What is a Pretax Profit Margin?
The pretax profit margin is a financial accounting tool used to measure the operating efficiency of a company. It is a ratio that tells us the percentage of sales that has turned into profits or, in other words, how many cents of profit the business has generated for each dollar of sale before deducting taxes. The pretax profit margin is widely used to compare the profitability of businesses within the same industry.
- The pretax profit margin is a financial accounting tool used to measure the operating efficiency of a company before deducting taxes.
- The ratio tells us how many cents of profit the business has generated for each dollar of sale and is a useful tool to compare companies operating in the same sector.
- The pretax profit margin is sometimes preferred over the regular profit margin as tax expenditures can make profitability comparisons between companies misleading.
- They are less effective when comparing companies from other sectors as each industry generally has different operating expenses and sales patterns.
How Pretax Profit Margin Works
Companies across the globe strive to generate as much profit as possible. For investors, one of the most common and useful measures to gauge corporate profitability is to look at profit margins. Consistently high pretax profit margins are a sign of a healthy company with an efficient business model and pricing power. Low pretax profit margins suggest the opposite.
To boost profitability, management teams must strike a balance between increasing sales and reducing costs. Pretax profit margins give us an indicator of how successful companies are at achieving this goal. As a result, they are closely watched by analysts and investors and frequently referred to in financial statements.
Pretax profit margin only requires two pieces of information from the income statement: revenues and income before taxes. The percentage ratio is calculated by deducting all expenses except for taxes, found in the income before taxes figure, dividing it by sales and then multiplying the resulting number by 100.
Pretax Margin Example
Company EZ Supply has an annual gross profit of $100,000. It has operating expenses of $50,000, interest expenses of $10,000, and sales totaling $500,000. The calculation of earnings before taxes is from subtracting the operating and interest costs from the gross profit ($100,000 - $60,000). EZ Supply has pretax earnings of $40,000, and total sales of $500,000 for the given fiscal year (FY). The pretax profit margin is calculated by dividing pretax earnings by sales, resulting in a ratio of 8%.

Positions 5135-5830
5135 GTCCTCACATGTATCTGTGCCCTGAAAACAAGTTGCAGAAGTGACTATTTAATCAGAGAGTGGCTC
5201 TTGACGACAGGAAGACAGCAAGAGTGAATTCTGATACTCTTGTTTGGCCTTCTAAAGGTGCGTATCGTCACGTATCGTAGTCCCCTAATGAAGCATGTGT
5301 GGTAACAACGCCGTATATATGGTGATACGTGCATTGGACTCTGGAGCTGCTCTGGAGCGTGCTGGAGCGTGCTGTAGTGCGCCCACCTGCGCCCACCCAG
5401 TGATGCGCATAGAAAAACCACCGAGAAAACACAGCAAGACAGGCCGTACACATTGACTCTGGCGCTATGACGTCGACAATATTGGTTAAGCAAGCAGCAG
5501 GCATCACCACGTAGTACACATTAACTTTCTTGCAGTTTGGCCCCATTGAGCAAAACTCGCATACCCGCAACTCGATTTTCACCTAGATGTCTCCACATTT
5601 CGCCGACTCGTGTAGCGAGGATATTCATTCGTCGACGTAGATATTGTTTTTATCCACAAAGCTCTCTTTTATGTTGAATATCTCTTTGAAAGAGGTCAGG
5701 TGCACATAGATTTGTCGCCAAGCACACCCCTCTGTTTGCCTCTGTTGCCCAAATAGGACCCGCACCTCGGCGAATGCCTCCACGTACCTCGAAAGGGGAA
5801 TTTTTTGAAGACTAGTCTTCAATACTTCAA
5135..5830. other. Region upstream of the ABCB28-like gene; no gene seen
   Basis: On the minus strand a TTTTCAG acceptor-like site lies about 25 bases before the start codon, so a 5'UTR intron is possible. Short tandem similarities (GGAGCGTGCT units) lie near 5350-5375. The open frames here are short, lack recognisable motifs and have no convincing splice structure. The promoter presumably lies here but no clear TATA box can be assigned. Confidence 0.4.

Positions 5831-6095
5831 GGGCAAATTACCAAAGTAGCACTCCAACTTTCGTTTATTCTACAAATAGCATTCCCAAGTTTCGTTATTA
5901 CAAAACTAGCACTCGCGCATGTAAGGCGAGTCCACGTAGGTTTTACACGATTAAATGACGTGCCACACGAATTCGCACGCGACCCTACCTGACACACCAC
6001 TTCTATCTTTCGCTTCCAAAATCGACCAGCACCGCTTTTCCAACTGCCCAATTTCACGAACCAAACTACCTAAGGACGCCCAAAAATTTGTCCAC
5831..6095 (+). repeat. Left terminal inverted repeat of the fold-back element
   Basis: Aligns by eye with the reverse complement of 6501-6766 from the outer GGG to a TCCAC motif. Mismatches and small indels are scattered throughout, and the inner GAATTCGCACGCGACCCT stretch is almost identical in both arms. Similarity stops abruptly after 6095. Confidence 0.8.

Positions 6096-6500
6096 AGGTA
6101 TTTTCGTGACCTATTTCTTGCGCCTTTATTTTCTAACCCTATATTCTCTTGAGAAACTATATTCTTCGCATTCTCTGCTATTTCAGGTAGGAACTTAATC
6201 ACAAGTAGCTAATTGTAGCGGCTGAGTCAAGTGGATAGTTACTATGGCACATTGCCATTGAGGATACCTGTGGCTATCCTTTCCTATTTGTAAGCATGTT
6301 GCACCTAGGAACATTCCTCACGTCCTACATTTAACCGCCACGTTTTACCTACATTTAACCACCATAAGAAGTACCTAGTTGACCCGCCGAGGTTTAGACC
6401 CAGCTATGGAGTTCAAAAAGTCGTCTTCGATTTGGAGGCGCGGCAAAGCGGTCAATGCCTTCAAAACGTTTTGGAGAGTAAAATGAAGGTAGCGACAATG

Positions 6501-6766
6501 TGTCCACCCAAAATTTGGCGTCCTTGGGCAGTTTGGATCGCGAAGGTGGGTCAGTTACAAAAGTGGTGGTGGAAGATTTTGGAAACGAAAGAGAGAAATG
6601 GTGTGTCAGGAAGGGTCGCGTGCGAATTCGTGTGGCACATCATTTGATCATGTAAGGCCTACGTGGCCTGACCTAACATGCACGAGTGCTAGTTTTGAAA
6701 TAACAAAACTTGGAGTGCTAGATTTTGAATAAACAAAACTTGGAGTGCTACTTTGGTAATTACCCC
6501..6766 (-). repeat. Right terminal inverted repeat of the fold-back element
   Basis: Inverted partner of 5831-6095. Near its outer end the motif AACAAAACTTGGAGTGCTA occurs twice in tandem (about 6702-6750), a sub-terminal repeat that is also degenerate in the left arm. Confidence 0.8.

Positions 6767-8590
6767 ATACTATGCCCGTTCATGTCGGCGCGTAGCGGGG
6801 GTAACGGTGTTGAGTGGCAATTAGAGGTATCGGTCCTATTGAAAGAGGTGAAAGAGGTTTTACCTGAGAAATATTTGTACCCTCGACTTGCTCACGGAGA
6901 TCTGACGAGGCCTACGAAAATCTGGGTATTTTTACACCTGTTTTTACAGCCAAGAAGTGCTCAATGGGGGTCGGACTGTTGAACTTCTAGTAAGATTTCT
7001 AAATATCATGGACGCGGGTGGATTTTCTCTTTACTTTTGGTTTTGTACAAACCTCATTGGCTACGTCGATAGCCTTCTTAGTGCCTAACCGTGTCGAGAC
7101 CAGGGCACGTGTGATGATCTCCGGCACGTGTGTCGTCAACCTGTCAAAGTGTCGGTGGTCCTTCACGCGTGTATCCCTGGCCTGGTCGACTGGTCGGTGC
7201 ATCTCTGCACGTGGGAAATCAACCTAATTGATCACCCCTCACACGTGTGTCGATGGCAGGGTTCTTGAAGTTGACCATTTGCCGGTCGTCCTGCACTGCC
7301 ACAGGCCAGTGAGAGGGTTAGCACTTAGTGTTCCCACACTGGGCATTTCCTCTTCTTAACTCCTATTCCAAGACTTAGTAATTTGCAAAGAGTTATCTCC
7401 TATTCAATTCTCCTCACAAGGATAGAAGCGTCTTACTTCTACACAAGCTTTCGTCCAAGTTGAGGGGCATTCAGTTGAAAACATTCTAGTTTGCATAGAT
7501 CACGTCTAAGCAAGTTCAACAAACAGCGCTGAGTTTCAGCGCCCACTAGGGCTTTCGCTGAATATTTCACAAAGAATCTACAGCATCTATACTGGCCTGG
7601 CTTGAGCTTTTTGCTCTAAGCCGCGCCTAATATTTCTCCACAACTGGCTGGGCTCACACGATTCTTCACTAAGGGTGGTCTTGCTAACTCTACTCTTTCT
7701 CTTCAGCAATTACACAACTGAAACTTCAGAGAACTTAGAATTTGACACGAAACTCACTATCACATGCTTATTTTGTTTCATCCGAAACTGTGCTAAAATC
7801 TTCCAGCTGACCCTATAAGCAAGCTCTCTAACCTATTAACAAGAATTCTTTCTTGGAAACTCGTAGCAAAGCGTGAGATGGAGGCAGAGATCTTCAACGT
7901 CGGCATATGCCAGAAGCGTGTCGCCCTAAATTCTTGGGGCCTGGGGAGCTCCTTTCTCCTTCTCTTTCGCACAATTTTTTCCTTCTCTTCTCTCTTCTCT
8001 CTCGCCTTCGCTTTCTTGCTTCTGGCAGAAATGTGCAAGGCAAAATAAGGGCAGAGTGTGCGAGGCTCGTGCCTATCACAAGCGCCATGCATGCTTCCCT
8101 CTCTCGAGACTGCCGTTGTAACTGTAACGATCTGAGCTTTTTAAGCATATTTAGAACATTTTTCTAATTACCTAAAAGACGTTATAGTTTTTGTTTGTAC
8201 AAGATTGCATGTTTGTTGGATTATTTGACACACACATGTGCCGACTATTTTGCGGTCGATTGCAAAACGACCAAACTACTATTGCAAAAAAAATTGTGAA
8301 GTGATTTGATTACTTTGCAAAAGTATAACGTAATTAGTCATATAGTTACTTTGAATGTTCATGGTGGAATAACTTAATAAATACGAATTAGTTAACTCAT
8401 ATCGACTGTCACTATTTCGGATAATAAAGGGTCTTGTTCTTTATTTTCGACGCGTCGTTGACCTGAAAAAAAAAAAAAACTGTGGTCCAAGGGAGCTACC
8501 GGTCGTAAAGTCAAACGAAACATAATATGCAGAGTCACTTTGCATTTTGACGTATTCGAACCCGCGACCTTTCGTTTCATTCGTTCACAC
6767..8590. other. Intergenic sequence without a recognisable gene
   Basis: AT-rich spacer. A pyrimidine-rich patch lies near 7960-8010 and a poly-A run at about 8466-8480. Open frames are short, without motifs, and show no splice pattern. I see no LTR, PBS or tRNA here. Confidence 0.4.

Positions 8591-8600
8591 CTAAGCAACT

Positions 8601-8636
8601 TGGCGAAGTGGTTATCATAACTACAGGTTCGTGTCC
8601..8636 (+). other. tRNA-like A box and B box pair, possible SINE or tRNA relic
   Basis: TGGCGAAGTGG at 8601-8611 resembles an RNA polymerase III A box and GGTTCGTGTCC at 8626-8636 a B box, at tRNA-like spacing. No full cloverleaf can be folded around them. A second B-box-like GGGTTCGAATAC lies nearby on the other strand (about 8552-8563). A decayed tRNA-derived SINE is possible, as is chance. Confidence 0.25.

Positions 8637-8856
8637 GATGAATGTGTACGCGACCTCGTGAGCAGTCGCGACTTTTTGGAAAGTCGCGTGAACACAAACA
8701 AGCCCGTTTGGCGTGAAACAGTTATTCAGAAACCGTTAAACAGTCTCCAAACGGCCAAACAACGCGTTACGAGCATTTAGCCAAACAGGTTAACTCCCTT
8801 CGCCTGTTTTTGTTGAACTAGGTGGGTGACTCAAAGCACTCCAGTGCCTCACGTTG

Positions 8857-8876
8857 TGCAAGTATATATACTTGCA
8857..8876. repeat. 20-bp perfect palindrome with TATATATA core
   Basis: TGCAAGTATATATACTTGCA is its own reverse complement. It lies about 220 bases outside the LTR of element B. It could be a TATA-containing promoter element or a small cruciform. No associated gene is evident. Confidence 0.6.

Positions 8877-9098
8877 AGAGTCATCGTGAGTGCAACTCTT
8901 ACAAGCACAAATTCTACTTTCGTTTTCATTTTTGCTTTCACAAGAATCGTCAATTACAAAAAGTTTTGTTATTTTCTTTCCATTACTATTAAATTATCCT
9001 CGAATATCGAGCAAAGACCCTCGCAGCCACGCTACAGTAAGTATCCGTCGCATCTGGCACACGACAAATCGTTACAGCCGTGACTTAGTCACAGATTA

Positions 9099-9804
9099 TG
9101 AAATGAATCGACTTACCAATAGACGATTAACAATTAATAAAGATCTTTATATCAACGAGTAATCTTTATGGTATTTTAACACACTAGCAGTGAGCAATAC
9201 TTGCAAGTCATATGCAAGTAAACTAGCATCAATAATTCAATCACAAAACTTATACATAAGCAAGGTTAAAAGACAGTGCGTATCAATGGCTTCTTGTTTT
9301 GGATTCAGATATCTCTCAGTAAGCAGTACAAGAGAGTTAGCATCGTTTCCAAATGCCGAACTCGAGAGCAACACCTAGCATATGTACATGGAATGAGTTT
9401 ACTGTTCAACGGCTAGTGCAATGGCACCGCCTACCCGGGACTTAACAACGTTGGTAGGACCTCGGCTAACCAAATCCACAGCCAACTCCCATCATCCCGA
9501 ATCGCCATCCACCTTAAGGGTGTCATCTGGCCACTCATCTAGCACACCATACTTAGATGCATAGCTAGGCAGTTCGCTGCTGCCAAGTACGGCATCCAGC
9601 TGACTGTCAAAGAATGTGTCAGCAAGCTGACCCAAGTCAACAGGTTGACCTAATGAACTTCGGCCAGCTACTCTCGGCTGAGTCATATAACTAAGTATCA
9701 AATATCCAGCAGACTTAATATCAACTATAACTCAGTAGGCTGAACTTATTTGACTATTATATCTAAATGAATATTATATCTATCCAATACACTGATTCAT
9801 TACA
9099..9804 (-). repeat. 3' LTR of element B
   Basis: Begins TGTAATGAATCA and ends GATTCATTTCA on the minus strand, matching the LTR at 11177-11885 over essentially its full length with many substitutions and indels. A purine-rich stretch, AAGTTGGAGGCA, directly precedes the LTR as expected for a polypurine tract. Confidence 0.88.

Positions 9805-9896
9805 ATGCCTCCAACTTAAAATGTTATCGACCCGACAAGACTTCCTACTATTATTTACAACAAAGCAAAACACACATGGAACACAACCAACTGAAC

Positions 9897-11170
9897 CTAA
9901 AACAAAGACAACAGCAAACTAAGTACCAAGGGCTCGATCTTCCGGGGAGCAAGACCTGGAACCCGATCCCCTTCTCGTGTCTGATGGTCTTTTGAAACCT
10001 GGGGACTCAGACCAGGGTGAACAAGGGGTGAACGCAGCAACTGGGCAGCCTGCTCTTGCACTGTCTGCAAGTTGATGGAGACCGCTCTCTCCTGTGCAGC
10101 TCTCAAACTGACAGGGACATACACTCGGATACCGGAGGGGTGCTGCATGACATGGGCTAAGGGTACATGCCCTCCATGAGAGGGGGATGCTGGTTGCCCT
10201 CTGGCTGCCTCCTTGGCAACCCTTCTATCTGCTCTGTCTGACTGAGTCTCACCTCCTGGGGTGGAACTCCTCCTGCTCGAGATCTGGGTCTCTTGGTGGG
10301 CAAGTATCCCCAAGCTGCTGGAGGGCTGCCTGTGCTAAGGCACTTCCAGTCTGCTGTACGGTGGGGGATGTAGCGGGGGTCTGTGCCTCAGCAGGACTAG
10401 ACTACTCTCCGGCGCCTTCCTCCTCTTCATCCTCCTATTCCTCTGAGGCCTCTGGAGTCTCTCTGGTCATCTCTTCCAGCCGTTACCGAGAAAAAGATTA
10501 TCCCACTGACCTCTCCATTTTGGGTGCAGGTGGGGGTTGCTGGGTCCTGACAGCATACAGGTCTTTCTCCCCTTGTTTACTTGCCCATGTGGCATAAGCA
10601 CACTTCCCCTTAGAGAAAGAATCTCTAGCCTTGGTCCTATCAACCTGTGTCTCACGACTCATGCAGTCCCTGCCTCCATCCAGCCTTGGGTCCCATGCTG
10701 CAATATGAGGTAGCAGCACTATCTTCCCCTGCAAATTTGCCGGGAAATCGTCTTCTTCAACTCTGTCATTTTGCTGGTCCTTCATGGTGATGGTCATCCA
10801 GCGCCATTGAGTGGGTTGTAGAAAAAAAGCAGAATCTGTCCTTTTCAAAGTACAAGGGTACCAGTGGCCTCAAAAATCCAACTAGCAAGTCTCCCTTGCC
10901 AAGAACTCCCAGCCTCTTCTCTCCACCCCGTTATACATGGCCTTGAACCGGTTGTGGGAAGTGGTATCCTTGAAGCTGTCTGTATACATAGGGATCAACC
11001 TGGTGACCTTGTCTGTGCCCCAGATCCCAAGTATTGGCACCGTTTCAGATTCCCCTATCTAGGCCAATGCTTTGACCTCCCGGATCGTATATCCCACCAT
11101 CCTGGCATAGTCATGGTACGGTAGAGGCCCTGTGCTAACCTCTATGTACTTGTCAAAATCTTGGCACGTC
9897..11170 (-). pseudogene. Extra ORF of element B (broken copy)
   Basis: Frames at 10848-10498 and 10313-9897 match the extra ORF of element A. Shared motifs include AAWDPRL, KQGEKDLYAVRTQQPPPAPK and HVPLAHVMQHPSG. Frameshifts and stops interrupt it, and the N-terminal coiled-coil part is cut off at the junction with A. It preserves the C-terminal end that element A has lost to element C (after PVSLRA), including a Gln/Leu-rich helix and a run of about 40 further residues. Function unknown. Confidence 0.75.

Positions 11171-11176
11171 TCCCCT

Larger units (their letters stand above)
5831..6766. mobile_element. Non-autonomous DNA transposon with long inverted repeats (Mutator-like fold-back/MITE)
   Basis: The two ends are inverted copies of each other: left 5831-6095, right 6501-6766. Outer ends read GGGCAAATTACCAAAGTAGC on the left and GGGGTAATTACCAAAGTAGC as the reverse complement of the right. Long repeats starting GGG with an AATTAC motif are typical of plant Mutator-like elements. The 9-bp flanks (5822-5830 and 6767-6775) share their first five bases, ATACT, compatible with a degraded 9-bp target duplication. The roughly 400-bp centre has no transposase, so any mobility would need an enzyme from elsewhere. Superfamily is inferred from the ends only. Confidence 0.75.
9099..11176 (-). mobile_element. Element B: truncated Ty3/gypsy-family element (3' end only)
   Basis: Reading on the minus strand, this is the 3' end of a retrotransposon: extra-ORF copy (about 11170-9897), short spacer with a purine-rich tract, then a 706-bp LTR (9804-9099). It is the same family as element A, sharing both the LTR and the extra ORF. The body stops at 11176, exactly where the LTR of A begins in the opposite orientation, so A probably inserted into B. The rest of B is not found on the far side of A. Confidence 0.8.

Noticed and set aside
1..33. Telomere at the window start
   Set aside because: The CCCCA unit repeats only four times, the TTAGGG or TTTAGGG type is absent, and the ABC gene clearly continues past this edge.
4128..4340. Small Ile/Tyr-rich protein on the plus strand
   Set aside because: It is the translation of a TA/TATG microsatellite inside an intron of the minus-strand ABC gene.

Advantages of Pretax Profit Margin
The pretax profit margin offers investors one of the best ways to compare competing companies, as well as those with significant differences in size and scale, in the same industry. Often, profit margins after taxes gains more prominence among analysts and investors. However, it can be argued that tax payments offer little insight into the efficiency of companies and should, therefore, be stripped out of the equation.
Tax expenditures can make profitability comparisons between companies misleading. Tax rates vary from state to state, are generally out of management’s control and aren’t necessarily a fair reflection of how a business is performing.
At times, the tax expense can be more substantial in a current year than in previous years due to tax penalties and new legislation imposing higher tax rates. Alternatively, the present tax expense may be much lower than it had been in earlier years due to tax credits, deductions, and tax breaks. In this case, analysts may be able to decrease earnings volatility by calculating the pretax profit margin.
Though very insightful, pretax profit margins, like other financial ratios, have limitations. For one, they cannot be used effectively to compare companies from other sectors as each industry generally has different operating expenses and sales patterns.
Certain sectors are more profitable than others. Legal services is an example of a high margin profession. Overheads are low — there’s little need for big investment costs, other than salaries — and demand is fairly constant. In contrast, other sectors, such as airlines, have to deal with stiff competition, fluctuating prices for key materials such as fuel, hefty maintenance expenses, and countless other costs. For this same reason, investors should also be cautious about using pretax profit margins when comparing diversified companies serving several industries.
When used correctly, pretax profit margins can provide a useful gauge of business efficiency. However, to get a complete grasp of a company’s health, investors are always advised to use the pretax profit margin in tandem with other metrics. The more you know about a company the better you can establish whether it is worth investing in.